Rainbow-Washing, Femvertising & Everything Wrong With Woke Marketing

International Women’s Day is just around the corner, and Pride month isn’t a million miles away either. So, this brings me to talk about something that every year I sit down to write, and never quite find the words to say. And that is about the issue of ‘woke marketing’ and my issue with brands supporting causes like these as a token, as opposed to doing anything actually worthwhile.

Because in some respect, awareness is awareness, but on the other hand, I find businesses using gender equality or LGBTQ+ rights as a selfish way to bolster their own agenda, absolutely unbearable.

What’s Woke Washing, And What’s The Problem?

Something many of us in the industry are probably familiar with by now, ‘woke washing’ is a term that was coined to explain the act of businesses fronting with campaigns and messages around topical causes, but actually doing very little to actually support them. Basically, they’re doing it for reputational gain.

When you scratch beneath the surface, you’ll find that many businesses are guilty of this.

Think Burger King, for example, they infamously tweeted last year, “women belong in the kitchen” on International Women’s Day, using that as a shameless gateway to then go on and promote their culinary apprenticeships. It didn’t take long for people to pick apart this cheap and lazy attempt at ‘grabbing attention (which is a can of worms I won’t open), but also to air the fact that the executive board of Burger King had a 100% male make up at the time. This is a classic example of companies taking something topical, using it to their advantage but only offering surface-level support.

It’s like a crappy version of newsjacking.

And my problem is not only that it’s cheap and lazy, and very very unethical, but it’s also just not good PR. The problem with PR is that it’s become all about going ‘viral’ and being seen by as many people as possible, but when you pick a campaign apart like that, you’ll find it’s very short-lived, and actually does nothing to seriously strengthen the reputation and position of the brand. Which is ultimately what good communication is all about.

I could write a list of all the examples that come to mind (the ridiculous LGBT sandwich stunt by M&S is also calling to me) but I’d be here all day. The bottom line is that far too many brands use good causes to promote the wrong things, and that needs to stop. It’s not a good look for the brand when their lack of real action becomes transparent, but also, it takes away from the things that really do matter (I’m looking at you again, Burger King).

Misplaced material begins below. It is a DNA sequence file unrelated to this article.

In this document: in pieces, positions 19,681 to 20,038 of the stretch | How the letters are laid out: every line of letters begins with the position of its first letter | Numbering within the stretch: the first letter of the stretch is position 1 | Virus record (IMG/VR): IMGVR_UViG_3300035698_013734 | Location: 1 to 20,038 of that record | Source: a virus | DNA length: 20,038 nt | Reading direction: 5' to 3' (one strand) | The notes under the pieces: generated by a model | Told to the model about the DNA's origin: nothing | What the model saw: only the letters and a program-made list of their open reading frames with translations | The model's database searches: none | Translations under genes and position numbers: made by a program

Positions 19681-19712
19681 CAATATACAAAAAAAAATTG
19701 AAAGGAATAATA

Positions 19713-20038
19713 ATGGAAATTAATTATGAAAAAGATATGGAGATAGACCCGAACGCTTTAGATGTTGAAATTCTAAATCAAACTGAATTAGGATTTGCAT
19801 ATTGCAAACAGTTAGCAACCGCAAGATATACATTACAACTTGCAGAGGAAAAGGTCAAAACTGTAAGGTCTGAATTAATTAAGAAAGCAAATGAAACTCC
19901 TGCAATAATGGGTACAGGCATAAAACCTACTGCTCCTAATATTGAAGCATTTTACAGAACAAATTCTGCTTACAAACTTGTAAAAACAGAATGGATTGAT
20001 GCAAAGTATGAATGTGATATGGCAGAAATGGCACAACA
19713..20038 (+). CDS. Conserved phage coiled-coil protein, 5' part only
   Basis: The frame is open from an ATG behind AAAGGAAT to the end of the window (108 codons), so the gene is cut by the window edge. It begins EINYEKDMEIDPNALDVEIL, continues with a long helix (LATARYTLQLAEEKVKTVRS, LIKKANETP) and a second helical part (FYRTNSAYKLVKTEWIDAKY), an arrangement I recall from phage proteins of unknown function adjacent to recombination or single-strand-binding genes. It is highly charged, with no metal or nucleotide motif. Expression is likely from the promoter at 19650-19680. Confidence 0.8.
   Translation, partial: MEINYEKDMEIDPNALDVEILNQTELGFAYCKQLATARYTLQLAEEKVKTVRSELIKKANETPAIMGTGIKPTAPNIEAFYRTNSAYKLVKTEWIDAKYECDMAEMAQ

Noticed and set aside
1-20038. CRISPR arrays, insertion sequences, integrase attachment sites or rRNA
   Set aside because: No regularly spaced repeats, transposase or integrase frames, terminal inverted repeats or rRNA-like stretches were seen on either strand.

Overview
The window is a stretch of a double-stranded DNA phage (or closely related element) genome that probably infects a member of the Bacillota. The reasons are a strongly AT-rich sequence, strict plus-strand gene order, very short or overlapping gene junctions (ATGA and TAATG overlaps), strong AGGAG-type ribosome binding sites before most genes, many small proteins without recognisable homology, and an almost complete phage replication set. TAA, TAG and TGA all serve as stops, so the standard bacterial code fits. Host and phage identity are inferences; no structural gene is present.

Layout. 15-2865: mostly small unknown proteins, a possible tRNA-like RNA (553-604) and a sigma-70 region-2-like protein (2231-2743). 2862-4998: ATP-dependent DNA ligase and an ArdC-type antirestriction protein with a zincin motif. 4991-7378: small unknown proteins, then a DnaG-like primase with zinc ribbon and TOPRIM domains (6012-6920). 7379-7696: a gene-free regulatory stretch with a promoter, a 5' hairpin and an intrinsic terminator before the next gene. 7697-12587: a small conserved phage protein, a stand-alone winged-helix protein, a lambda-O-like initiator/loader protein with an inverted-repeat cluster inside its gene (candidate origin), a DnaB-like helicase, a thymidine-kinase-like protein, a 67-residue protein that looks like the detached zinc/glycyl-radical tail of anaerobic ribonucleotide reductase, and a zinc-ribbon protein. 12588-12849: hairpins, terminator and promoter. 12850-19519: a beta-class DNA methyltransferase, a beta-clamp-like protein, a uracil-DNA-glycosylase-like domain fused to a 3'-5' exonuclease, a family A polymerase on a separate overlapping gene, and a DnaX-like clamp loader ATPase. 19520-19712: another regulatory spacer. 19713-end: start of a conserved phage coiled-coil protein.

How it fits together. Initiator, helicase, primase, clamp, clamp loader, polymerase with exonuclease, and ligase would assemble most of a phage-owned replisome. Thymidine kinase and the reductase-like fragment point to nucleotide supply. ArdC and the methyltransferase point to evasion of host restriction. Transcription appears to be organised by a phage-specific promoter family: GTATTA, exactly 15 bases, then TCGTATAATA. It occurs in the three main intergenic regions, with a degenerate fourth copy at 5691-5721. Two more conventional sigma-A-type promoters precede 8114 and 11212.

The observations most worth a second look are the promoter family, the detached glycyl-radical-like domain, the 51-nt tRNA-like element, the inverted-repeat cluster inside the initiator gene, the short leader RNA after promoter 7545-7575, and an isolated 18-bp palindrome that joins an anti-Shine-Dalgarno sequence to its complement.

Credit: Reboot Online

How Brands Should Be Doing It

All of this, though, isn’t to say that brands shouldn’t be communicating on and through International Women’s Day, Pride month and all of the other fantastic awareness days that are out there. They should – when they have reason to do so!

So, in my opinion, here’s how it can be done…

  • Use your platform to generate awareness for the cause, not for your own gain – many of these dedicated days, weeks and months are about getting the word out about imortant subject matters; if your brand is unselfishley contributing to that; then there’s no harm done. However, think about what you’re posting and whether it matches up to your own ethos. For example, don’t take to social media to champion women’s rights if you’re not practising equal pay, or if, like Burger King, your board of directors seriously lacks diversity.
  • Talk about what you’re doing – one of the biggest bugbears for me, is brands that talk about a cause on the days that its topical to do so, but actually does nothing for those said causes. This theme underpins this whole blog post and is the main thing that needs to change; use awareness occasions to talk about what you’re doing to support those things, but be honest about what you’re actually doing.
  • Don’t make it irrelevant, or alll about you – if you have nothing of value to contribute to the conversation, then don’t contribute at all. They’re known for their controvesial marketing, so I guess they asked for this, but unfortunately I revert back to Burger King once more. International Women’s Day has long been known as a time to raise up women and give a platform to ongoing issues we face both in this country, and all over the world; Burger King instead saw it as an opportunity to take a cheap shot and open the floodgates for fans telling them that they’ve just pulled off “OMG the best marketing stunt ever… Epic!”. Just not cool guys, have some integrity.

96% of people said that brands should be more supportive of Pride all year round, not just in the month of June; and I think that tells you everything you need to know.

As we approach the time of year when we begin to feed these awareness days into our strategies, let’s just remember to make sure we’re contributing positively; and not selfishly. If you have anything you’d like to add, let me know on Twitter!

Photo by Sander Dalhuisen from Pexels

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